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|Title||Comprehensive comparison of upper and lower endoscopic small intestinal biopsy in cats with chronic enteropathy.|
|Publication Type||Journal Article|
|Year of Publication||2021|
|Authors||Chow, B, Hill, SL, Richter, KP, Marsilio, S, Ackermann, MR, Lidbury, JA, Suchodolski, JS, Cocker, S, Steiner, JM|
|Journal||J Vet Intern Med|
|Date Published||2021 Jan|
BACKGROUND: Integrating immunohistochemistry (IHC) and clonality testing with histopathology may improve the ability to differentiate inflammatory bowel disease (IBD) and alimentary small cell lymphoma (LSA) in cats.
HYPOTHESIS/OBJECTIVES: To evaluate the utility of histopathology, IHC, and clonality testing to differentiate between IBD and LSA and agreement of diagnostic results for endoscopic biopsy (EB) samples from the upper (USI) and lower small intestine (LSI).
ANIMALS: Fifty-seven cats with IBD or LSA.
METHODS: All cases were categorized as definitive IBD (DefIBD), possible LSA (PossLSA), probable LSA (ProbLSA), or definitive LSA (DefLSA) based on histopathology alone. Results from IHC and clonality testing were integrated.
RESULTS: Based on histopathology alone, 24/57 (42.1%), 15/57 (26.3%), and 18/57 (31.6%) cats were diagnosed with DefIBD, PossLSA or ProbLSA, and DefLSA, respectively. After integrating IHC and clonality testing, 11/24 cases (45.8%) and 15/15 cases (100%) previously categorized as DefIBD and PossLSA or ProbLSA, respectively, were reclassified as LSA. A final diagnosis of IBD and LSA was reported in 13/57 (22.8%) and 44/57 (77.2%) cats, respectively. Agreement between USI and LSI samples was moderate based on histopathology alone (κ = 0.66) and after integrating IHC and clonality testing (κ = 0.70). However, only 1/44 (2.3%) of the LSA cases was diagnosed based on LSI biopsy alone.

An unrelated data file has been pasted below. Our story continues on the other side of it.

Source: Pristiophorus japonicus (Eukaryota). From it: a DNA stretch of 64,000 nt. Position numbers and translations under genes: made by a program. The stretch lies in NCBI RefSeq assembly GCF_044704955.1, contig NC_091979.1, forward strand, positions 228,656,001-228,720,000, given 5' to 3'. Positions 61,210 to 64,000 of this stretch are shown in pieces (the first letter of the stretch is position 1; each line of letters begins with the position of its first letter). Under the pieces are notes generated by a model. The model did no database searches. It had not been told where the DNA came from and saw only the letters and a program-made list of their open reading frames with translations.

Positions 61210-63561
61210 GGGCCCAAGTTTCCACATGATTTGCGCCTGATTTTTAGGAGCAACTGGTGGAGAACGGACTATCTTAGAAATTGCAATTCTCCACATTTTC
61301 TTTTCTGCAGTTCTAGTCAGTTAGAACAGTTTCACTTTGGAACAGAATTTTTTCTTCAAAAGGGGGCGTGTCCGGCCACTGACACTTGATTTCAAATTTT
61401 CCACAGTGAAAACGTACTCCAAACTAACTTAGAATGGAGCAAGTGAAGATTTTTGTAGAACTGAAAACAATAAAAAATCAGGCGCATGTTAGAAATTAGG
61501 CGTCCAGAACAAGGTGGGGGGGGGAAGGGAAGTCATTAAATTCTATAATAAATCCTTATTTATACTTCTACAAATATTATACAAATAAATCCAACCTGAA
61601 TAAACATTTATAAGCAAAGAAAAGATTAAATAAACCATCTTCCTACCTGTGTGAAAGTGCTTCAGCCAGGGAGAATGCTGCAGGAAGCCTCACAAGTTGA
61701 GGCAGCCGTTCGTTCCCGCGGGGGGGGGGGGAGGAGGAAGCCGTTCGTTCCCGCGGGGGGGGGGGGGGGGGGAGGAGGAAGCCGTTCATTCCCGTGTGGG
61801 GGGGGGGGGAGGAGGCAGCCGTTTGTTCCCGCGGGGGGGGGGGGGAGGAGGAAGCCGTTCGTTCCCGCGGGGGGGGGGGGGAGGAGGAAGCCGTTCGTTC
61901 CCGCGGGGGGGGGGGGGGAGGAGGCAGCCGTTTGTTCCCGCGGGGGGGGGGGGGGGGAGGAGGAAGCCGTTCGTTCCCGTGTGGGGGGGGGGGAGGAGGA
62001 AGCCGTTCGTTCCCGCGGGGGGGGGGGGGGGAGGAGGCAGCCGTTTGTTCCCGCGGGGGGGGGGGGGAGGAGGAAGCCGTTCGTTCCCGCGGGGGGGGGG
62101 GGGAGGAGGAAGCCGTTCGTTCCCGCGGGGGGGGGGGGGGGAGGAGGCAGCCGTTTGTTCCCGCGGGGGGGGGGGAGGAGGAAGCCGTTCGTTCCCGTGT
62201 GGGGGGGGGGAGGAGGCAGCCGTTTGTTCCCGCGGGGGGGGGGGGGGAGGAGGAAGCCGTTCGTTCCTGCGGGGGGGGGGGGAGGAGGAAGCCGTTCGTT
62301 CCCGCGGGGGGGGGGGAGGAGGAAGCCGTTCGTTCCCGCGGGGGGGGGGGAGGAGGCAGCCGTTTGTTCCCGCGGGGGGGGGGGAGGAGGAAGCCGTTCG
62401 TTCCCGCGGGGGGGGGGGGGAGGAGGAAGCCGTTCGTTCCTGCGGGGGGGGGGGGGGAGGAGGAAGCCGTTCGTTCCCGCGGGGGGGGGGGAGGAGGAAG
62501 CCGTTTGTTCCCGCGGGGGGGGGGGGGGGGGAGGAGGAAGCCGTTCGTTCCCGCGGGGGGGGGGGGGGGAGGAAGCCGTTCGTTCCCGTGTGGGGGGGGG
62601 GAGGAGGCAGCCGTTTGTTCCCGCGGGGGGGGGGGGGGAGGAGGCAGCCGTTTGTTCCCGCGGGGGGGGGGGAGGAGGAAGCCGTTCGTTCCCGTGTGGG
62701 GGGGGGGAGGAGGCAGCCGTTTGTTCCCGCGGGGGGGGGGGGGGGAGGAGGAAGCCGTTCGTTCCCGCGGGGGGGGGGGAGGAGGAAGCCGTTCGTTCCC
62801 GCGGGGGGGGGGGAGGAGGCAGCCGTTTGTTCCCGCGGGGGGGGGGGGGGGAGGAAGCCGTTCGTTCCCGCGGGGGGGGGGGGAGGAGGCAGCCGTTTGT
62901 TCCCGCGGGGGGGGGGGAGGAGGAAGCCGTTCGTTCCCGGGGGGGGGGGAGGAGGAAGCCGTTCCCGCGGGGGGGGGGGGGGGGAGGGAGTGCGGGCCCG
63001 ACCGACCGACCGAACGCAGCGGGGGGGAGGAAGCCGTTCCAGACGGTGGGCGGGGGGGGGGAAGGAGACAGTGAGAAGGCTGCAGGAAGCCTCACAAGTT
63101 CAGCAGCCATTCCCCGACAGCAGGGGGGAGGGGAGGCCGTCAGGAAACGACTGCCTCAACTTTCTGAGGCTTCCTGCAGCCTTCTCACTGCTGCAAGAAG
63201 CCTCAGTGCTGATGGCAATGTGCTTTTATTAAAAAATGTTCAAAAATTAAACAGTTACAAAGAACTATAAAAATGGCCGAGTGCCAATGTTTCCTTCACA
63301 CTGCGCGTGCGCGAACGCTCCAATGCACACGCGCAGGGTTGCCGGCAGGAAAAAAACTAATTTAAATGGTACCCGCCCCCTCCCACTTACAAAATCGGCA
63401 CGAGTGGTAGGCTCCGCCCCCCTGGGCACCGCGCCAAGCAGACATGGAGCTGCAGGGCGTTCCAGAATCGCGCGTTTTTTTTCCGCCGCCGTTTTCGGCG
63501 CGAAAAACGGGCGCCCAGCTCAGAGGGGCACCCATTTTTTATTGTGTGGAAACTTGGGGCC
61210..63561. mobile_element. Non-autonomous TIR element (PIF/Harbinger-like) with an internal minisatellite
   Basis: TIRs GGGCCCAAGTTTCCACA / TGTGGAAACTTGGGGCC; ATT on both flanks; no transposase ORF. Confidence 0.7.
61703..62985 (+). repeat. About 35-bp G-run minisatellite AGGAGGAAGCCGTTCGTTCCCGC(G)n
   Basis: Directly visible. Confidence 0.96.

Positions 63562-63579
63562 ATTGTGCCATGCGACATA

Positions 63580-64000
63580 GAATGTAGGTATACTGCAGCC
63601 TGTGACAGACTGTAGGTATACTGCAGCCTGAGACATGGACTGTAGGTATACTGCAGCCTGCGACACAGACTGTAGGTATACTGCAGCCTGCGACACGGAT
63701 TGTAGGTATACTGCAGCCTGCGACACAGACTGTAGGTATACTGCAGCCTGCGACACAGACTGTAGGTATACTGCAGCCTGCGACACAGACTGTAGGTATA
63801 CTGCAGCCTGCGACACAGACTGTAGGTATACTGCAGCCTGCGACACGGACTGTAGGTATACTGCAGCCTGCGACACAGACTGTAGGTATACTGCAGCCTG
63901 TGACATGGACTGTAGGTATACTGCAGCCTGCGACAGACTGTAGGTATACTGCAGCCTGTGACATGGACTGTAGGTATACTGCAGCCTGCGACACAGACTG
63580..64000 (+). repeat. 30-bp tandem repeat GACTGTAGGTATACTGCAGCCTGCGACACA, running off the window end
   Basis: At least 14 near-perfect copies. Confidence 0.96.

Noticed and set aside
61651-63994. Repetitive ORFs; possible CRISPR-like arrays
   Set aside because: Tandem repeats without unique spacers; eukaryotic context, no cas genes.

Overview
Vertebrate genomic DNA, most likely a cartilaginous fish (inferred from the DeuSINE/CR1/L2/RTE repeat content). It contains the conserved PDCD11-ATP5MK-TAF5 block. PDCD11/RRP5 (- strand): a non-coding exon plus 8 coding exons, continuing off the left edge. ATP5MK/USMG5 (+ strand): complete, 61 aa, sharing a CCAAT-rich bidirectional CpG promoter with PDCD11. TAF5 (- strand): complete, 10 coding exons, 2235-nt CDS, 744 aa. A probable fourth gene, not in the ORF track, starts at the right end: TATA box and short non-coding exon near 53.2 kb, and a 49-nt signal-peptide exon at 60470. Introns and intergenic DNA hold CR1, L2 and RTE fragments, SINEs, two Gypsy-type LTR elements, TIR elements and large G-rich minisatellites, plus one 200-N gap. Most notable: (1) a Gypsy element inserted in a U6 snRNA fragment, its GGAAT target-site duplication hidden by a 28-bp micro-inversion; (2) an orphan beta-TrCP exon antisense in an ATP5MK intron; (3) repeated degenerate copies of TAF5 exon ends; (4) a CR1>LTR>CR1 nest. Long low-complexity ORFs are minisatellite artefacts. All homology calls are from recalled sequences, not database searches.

CONCLUSIONS AND CLINICAL IMPORTANCE: Integrating IHC and clonality testing increased the number of cases diagnosed with LSA, but the consequence for patient outcome is unclear. There was moderate agreement between USI and LSI samples. Samples from the LSI rarely changed the diagnosis.
|Alternate Journal||J Vet Intern Med|
|PubMed Central ID||PMC7848359|